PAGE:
Now consider the message from outer space in the 1997 movie Contact (starring Jodie Foster and Matthew McConaughey, a film adaptation of agnostic Carl Sagan’s 1985 novel by the same title). Again, the way to discern whether something is designed is to determine whether (1) the thing is highly improbable via non-intelligent causes, given what we know from empirical experience of the capacities of non-intelligent causes, and (2) the thing is strongly analogous to things we know (also) from empirical experience to be designed by intelligent causes.

In Contact the message that twigs intelligent causation consists of a repeating list of the prime numbers up to and including 101.  Recall that a prime number is any positive integer greater than 1 and is exactly divisible only by 1 and itself: 2, 3, 5, 7, 11, 13, 17, 19, 23, 29….to 101.  Picking out and listing prime numbers is improbable without intelligence. We know this.  Picking out and listing prime numbers is strongly analogous to what intelligent causes do. We know this too—it’s what mathematicians and scientists like to do in their spare time!  (Yes, I’m thinking of Prov’s resident mathematician Yinka Bammeke, Prov’s resident biologist Rebecca Dielschneider, and Prov’s resident social scientists Val Hiebert, Dennis Hiebert, and Morgan Mulenga.)

Back to ET. So, the discernment—the inference—of intelligent design from the list of prime numbers up to 101 is due to these two conditions being satisfied: (1) the thing or pattern is highly improbable via non-intelligent causes, and (2) it is strongly analogous to things we know to be designed by intelligent causes.  Now, notice this: The complexity or origin of the designer, in this case ET, has no bearing on the inference. It is simply not relevant to satisfying the two conditions!

Who designed ET?  Who designed the intelligent cause? Who designed the designer?  Perhaps the designer just is (and always has been).  Or not.  Perhaps the designer is complex.  Or not.  The point here is that we need not understand the nature of a designer (i.e., whether it’s complex or not) or even the origin of a designer (whether it has a designer or not) to determine that something has been designed and, by implication, that a designer exists.  We need only to discern the satisfaction of the two conditions: (1) the thing is highly improbable via non-intelligent causes, and (2) it is strongly analogous to things we know to be designed by intelligent causes.  Therefore, as an alleged block to discerning a designer from its designed effects, the who-designed-the-designer objection is beside the point—it’s not relevant.


IV. Objections to my critique

At this juncture, two objections might be set out to my critique.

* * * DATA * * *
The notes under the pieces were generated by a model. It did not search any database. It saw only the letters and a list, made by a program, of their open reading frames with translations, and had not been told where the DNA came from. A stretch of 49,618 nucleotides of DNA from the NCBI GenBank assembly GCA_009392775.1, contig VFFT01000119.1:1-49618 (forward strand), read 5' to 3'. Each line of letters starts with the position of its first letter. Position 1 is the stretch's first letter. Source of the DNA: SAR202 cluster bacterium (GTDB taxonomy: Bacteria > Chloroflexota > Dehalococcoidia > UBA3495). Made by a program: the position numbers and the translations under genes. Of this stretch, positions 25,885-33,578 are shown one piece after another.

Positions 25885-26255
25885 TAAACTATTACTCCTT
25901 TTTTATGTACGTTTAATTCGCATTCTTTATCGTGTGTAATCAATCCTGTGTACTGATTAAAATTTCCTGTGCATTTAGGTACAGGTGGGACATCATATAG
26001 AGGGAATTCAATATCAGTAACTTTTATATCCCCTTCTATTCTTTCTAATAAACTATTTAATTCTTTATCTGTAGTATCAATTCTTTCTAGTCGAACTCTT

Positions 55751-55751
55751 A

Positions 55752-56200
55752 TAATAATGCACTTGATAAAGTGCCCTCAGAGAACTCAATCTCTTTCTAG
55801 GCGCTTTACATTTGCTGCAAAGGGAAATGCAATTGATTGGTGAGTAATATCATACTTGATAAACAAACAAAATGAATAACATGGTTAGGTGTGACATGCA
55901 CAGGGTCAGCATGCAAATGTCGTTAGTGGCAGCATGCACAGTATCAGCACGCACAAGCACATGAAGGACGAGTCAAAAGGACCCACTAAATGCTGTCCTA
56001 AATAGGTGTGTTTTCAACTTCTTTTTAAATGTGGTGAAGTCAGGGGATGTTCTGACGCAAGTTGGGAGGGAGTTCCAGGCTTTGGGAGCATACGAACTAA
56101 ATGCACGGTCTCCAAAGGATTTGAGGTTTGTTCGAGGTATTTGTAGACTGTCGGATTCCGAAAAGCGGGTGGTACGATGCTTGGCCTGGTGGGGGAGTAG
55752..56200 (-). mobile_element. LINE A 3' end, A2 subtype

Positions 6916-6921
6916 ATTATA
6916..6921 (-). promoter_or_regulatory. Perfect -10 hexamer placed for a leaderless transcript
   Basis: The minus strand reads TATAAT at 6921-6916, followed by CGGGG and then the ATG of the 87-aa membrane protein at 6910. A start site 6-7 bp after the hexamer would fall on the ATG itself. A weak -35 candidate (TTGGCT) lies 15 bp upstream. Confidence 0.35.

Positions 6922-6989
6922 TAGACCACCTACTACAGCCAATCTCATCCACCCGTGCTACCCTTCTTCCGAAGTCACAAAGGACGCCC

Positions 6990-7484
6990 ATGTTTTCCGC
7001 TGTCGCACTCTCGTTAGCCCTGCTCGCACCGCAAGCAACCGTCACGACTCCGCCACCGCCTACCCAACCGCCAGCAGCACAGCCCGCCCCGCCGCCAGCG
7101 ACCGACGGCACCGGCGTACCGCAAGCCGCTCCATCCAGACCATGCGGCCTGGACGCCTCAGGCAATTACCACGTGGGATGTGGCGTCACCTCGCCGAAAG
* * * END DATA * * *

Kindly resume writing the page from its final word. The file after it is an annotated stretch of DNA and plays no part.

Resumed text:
1. First, one might be tempted to argue that God is simple and so the God explanation does not fall prey to Dawkins’ objection concerning complexity.

In reply, I’ll just say this. I think that the doctrine of God’s simplicity is an important (and difficult) philosophical and theological doctrine, and should be studied for the sake of achieving greater knowledge of God.  However, I think that such a project would be lost on the likes of Dawkins and so would have little apologetical value.  More importantly, I think it would be a rabbit trail. The fact remains (as I have argued) that whether the designer is simple or complex is irrelevant to the question of discerning whether something is designed, whether by God or a God-like being—i.e., the issue is merely whether the object or phenomenon in question displays the marks of intelligent design.

2. Second, one might object that in my examples in which we clearly detect design—e.g., archaeology, cryptography, forensic science, Scrabble—we model the detectable design on known intelligent causes, i.e., us; but it’s not reasonable to do this sort of modelling with any kind of supernatural intelligent agent such as God.  God, or so it might be objected, is too different from us.

In reply, in the examples of archaeology, cryptology, forensic science, and Scrabble—yes—we are modeling the design inference on known intelligent causes, which happen to be us. But the fact remains that with SETI (search for extraterrestrial intelligence) things get interesting. In SETI we don’t know whether ET is a natural agent or god-like being or angel or something else—yet we permit the discernment of design independent of modeling ET’s mind. We use known intelligence, i.e., ours. If this is reasonable in SETI, which it is, it’s reasonable elsewhere. To say it isn’t reasonable elsewhere is to assume that intelligence other than human intelligence can never be modeled on the known effects of human intelligence. But if the issue is whether such intelligence is in fact limited solely to us, to forward this as an objection is to assume what’s at issue—it commits the fallacy of question-begging. It assumes as settled that which is at issue.  It assumes as settled that there aren't other intelligences somewhat like ours, when that's what we are wondering about. It puts the cart before the horse. It assumes the outcome of an investigation before the investigation begins. We should look and see, and let the evidence lead us.

Maybe there is a Mind or God who made us in God’s image and so we are able, using empirical investigation, to discern this Mind’s empirical effects in the created order. Recall that even Dawkins acknowledges that there is in fact apparent design in nature. Significantly, then, because Dawkins’ who-designed-the-designer objection fails, it does not preclude our discernment of the effects of such a God.


V. Conclusion and recap

Dawkins’ who-designed-the-designer objection has two major flaws: it is based on a false premise, and it is basically irrelevant.  In other words, the objection that purports to show us that God is a delusion is (to put it mildly) a philosophical blunder.

Significantly, nature’s apparent design remains—and continues to suggest an Intelligent Designer. As even Dawkins should admit.


Thank you.


Further reading:



Update (January 3, 2017)

Here is the video (17 minutes): Provf Talk